Location: Dairy Forage ResearchTitle: Grass forages:Dynamics of digestion in the rumen Author
Submitted to: Ruminant Nutrition Conference Proceedings
Publication Type: Proceedings
Publication Acceptance Date: 3/29/2007
Publication Date: 3/29/2007
Citation: Mertens, D.R. 2007. Grass forages:Dynamics of digestion in the rumen. Ruminant Nutrition Conference Proceedings. p. 6. Interpretive Summary:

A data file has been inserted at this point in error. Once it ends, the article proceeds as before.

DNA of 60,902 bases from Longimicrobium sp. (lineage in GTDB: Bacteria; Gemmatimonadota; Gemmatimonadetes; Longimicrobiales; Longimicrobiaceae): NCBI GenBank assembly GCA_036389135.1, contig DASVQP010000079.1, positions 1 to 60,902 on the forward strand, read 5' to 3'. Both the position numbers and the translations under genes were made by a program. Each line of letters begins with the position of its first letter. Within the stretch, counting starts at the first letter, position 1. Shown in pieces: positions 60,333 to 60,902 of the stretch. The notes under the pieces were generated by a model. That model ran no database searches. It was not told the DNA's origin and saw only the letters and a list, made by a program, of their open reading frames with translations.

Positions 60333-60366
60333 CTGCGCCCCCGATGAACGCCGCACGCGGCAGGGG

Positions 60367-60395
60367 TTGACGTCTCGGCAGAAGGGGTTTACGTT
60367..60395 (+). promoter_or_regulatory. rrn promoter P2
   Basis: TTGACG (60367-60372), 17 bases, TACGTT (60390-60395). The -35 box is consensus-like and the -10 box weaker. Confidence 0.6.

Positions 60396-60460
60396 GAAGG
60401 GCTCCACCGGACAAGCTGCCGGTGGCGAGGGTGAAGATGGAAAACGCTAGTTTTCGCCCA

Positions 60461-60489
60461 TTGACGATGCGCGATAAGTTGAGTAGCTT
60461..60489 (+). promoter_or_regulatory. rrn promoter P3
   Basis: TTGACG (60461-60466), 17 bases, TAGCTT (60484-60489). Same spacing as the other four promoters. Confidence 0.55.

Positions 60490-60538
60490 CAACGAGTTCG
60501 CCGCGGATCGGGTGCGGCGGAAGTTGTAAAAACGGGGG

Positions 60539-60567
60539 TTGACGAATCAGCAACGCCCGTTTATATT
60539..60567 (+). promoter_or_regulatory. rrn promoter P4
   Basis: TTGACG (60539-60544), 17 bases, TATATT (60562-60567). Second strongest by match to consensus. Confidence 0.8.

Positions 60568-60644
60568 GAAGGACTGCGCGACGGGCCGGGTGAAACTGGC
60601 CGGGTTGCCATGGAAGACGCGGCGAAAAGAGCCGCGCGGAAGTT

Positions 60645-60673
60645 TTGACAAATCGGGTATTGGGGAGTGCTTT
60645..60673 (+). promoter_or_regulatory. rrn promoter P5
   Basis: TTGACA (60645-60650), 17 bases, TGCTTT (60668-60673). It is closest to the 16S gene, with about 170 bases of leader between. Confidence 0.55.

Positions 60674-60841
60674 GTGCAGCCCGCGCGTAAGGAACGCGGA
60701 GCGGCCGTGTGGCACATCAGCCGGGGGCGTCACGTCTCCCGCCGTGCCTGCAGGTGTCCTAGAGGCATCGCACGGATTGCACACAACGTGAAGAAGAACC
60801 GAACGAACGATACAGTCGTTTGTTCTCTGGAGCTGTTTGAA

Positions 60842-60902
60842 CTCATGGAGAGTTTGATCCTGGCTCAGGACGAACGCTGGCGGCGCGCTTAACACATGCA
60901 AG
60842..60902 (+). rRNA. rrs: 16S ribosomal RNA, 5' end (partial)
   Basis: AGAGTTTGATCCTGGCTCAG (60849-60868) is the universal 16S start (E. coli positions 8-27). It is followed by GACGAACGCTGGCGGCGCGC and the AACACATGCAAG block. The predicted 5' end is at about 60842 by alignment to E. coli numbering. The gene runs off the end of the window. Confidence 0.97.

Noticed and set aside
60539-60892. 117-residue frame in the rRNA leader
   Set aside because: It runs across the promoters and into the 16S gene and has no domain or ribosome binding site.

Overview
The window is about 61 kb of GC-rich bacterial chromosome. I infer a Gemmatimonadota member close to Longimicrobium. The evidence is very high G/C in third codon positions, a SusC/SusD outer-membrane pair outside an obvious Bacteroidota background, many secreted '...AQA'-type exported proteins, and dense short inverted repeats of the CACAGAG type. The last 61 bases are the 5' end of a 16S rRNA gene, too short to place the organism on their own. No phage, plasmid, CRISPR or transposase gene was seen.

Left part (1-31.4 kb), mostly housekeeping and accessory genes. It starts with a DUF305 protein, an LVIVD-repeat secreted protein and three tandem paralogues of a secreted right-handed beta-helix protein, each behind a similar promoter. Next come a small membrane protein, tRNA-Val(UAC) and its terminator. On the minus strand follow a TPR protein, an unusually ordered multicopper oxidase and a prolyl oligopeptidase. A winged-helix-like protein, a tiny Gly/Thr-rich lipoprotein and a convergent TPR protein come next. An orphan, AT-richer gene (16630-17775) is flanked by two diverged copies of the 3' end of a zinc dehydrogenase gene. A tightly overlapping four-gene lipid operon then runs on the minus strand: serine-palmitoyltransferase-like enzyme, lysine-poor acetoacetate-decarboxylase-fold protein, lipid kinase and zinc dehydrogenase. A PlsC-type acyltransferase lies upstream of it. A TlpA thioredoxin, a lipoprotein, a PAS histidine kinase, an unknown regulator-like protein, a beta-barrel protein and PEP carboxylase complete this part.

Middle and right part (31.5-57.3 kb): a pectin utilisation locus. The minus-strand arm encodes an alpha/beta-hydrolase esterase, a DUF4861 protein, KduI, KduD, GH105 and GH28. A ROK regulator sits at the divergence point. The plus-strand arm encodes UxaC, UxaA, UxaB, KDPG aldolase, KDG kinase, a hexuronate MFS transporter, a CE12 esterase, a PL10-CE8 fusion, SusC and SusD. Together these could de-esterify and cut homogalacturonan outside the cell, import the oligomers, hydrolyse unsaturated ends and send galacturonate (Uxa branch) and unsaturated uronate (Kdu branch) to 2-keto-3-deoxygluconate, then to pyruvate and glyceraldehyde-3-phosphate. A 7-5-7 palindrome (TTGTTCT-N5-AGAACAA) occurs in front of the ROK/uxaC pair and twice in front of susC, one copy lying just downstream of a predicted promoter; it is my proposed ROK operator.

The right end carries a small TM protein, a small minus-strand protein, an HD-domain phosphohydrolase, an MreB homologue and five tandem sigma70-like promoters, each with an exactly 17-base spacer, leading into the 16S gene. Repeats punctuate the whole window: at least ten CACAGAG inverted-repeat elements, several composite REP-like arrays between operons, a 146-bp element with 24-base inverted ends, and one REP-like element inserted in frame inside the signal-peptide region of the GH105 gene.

Technical Abstract: Grasses have been the mainstay of the diet of grazing ruminants for thousands of years. Ruminants evolved a multi-compartment stomach to provide an environment for microbial fermentation of the complex polysaccharides that comprise the carbohydrates in plant cell walls (what we nutritionists call fiber). Selective retention of large particles is a key factor in ruminal function to allow adequate retention time for digestion of slowly digesting fiber. Ruminal contents consist of an upper large particle mass that is regurgitated and chewed to reduce particle size and a lower liquid layer containing the small particles that can escape the rumen. Maintaining the bi-phasic nature of the rumen depends on the intake of long, effective fiber that simulates chewing and the secretion of salivary buffers to maintain ruminal pH above 6.0. To accurately predict digestibility, rumen models must have at least two pools of particles to represent the selective retention of large particles of fiber and passage of small particles. Grasses have long slender leaves that may result in slower rates of passage in the rumen and these long slender particles may cause some particle size separation methods to underestimate the proportion of large particles entering the rumen. To adequately quantify the digestion kinetics of forages, the process must be separated into lag phase, indigestible NDF and potentially digestible NDF. The potentially digestible NDF fraction is the only portion of fiber that can be described by first-order kinetics with a constant fractional rate of digestion. Indigestible NDF will never be digested in an anaerobic environment even after infinite time and is distinctly different from undigested NDF measured by animals or in fermentations less than 4 days. Indigestible NDF must be measured by long fermentation times or estimated by nonlinear extrapolation and subtracted from total NDF to estimate the potentially digestible NDF. Indigestible NDF is correlated to lignin concentration, but the relationship may not be consistent. Digestibility at maintenance levels of intake can be estimated by a simple summative equation that contains digestible NDF and digestible neutral detergent solubles. Indigestible NDF and neutral detergent solubles are ideal nutritive entities with uniform availability across forages. Potentially digestible NDF and total NDF have variable digestibilities among feeds, but equations using potentially digestible NDF and indigestible NDF can predict most of the variation in total NDF. The dynamic computer model, Karoline, indicates that indigestible NDF and rate of digestion of the potentially digestible NDF are the most important feed characteristics affecting nutrient supply to the cow. Rumen residence time is also an important factor related to intake and digestibility that may be a function of both the animal's physiological status and the physical characteristics of the forage. The NDF concentration of grasses can be used to formulate rations that will maximize forage inclusion while allowing the animal to achieve its target milk production. The effects of changing the digestibility of NDF can be incorporated into the NDF system for formulating rations.